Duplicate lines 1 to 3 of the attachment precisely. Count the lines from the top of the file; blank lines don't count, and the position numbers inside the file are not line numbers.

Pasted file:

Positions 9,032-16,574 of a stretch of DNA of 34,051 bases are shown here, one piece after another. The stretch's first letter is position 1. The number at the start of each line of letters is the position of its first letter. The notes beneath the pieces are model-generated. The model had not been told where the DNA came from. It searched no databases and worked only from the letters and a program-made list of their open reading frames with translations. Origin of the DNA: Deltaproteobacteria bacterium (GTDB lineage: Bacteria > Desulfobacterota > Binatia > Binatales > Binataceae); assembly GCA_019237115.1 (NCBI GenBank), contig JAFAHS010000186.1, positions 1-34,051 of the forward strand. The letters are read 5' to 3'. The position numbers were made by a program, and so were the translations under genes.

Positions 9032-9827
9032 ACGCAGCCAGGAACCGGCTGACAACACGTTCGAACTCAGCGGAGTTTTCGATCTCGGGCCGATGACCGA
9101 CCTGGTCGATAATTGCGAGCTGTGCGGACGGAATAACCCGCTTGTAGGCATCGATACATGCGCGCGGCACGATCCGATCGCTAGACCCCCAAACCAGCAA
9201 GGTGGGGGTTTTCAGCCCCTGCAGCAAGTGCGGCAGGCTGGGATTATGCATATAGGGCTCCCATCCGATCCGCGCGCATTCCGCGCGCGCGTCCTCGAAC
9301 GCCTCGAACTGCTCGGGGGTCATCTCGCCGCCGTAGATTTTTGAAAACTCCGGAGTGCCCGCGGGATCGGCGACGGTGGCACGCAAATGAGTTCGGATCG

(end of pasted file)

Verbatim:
Positions 9,032-16,574 of a stretch of DNA of 34,051 bases are shown here, one piece after another. The stretch's first letter is position 1. The number at the start of each line of letters is the position of its first letter. The notes beneath the pieces are model-generated. The model had not been told where the DNA came from. It searched no databases and worked only from the letters and a program-made list of their open reading frames with translations. Origin of the DNA: Deltaproteobacteria bacterium (GTDB lineage: Bacteria > Desulfobacterota > Binatia > Binatales > Binataceae); assembly GCA_019237115.1 (NCBI GenBank), contig JAFAHS010000186.1, positions 1-34,051 of the forward strand. The letters are read 5' to 3'. The position numbers were made by a program, and so were the translations under genes.

Positions 9032-9827
9032 ACGCAGCCAGGAACCGGCTGACAACACGTTCGAACTCAGCGGAGTTTTCGATCTCGGGCCGATGACCGA